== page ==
The leader of a movement trying to topple Thailand's government said he would call off his protest if civil war threatened to break out but rejected any compromise with the government ahead of a planned "shutdown" of the capital.
Supporters of Prime Minister Yingluck Shinawatra were rallying in her defence on Sunday but steered clear of Bangkok, where people went about their business as usual.
The anti-government protesters accuse Yingluck and her brother, former premier Thaksin Shinawatra, of corruption. She has called an election for Feb. 2 but protesters want her caretaker government to step down immediately.
Protest leader Suthep Thaugsuban ruled out talks with the government in an interview published on Sunday, but said he would stand down his movement if, as some fear, violence escalates and civil war looms.
"If it becomes a civil war, I will give up. People's life is precious for me," he was reported as saying by the English-language Sunday Nation. "If someone instigates a civil war, I will tell the people to go home."
The eight-year conflict pits Bangkok's middle class and royalist establishment against the mostly poorer, rural supporters of Yingluck and Thaksin, who was overthrown in a military coup in 2006.
Their Puea Thai Party seems likely to win any new election, which the government says must be held on Feb. 2 now parliament has been dissolved and the date endorsed by the king.
However, a member of the Election Commission said on Saturday the vote could be held on May 4, arguing that was permissible under the constitution because candidates had been prevented from registering in some districts, meaning there would be no quorum to open parliament after a February poll.
Eight people, including two police officers, have been killed and scores injured in violence between protesters, police and government supporters in recent weeks, although there has been no sustained fighting between rival groups.
Police said seven people were wounded in the early hours of Saturday when gunmen on motorcycles fired at anti-government protesters in central Bangkok near the Khao San Road area, which is popular with tourists.
The government will deploy 10,000 police to maintain law and order on Monday, along with 8,000 soldiers who will be used mainly to protect government buildings.
Fears of more clashes between rival factions escalated after pro-government "red shirts" said they would begin their own rallies from Sunday in provinces neighbouring Bangkok and in a northeastern stronghold, Udon Thani, where leaders said they expected 10,000 people by Monday.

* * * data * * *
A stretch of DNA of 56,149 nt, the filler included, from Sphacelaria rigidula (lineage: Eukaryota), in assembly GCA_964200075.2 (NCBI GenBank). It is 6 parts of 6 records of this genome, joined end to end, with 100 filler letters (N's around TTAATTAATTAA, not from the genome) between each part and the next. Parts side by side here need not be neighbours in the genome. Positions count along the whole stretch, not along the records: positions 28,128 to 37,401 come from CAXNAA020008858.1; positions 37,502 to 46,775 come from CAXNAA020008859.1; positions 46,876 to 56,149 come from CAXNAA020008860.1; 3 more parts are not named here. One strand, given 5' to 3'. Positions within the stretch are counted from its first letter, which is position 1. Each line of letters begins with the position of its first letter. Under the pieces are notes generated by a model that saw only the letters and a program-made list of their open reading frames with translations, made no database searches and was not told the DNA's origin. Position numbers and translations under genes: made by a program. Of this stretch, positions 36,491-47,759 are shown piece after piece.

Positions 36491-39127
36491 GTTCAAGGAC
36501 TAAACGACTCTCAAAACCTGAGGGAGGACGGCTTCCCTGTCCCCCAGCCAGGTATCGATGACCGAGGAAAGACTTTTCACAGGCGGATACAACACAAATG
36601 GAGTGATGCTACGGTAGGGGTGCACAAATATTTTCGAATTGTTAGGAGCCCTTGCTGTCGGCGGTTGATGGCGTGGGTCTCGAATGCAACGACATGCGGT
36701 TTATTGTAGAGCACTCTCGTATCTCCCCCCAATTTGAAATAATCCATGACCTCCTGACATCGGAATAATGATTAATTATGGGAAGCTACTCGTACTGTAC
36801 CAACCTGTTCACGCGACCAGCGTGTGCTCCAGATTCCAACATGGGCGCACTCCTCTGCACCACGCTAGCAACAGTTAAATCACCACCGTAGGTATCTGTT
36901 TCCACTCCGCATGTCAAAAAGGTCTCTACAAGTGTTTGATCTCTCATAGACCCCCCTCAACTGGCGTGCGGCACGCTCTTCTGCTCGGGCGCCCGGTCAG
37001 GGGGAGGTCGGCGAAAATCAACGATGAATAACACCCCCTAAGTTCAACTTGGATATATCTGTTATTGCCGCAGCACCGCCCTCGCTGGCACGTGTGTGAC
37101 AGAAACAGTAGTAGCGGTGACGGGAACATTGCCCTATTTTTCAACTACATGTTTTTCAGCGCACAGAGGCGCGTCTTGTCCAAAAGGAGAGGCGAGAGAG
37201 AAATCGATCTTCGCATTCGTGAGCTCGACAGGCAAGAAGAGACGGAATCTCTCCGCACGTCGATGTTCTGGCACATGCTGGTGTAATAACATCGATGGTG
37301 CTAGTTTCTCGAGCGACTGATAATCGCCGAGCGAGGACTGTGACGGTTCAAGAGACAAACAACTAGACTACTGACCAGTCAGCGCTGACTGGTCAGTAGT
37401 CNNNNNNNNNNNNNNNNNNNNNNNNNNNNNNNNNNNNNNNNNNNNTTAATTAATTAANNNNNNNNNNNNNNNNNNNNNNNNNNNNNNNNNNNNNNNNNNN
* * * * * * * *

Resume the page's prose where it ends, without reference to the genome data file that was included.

Many Thais believe the military could step in to break the political deadlock, especially if the protests turn more violent, and as rumours of a coup grow.
The army has staged or attempted 18 coups in 81 years of on-off democracy but has tried to remain neutral this time.
Army chief Prayuth Chan-ocha said on Saturday he feared an escalation in violence next week, adding: "I want to tell all sides they must not clash with each other ... We are all Thais and can live together despite our differences."
The protesters say they will block seven main intersections in Bangkok, causing gridlock in a city clogged with traffic at the best of times, and they could shut off other roads as part of a prolonged siege of the city.
Foreign Minister Surapong Tovichakchaikul said on Friday it was alarmist of the US embassy to advise its citizens to get in two weeks' supply of food and water.
While some residents have been stocking up on food and other essentials, retailers have not experienced the kind of panic buying seen, for example, during floods that threatened to overwhelm Bangkok in 2011.
However, the unrest has hurt tourist arrivals and further delayed the start of huge infrastructure projects that had been expected to support the economy this year at a time when exports remain weak. Consumer confidence is at a two-year low.
City officials have instructed 140 schools to close on Monday and some universities near the seven main protest sites have suspended classes from Monday to Wednesday.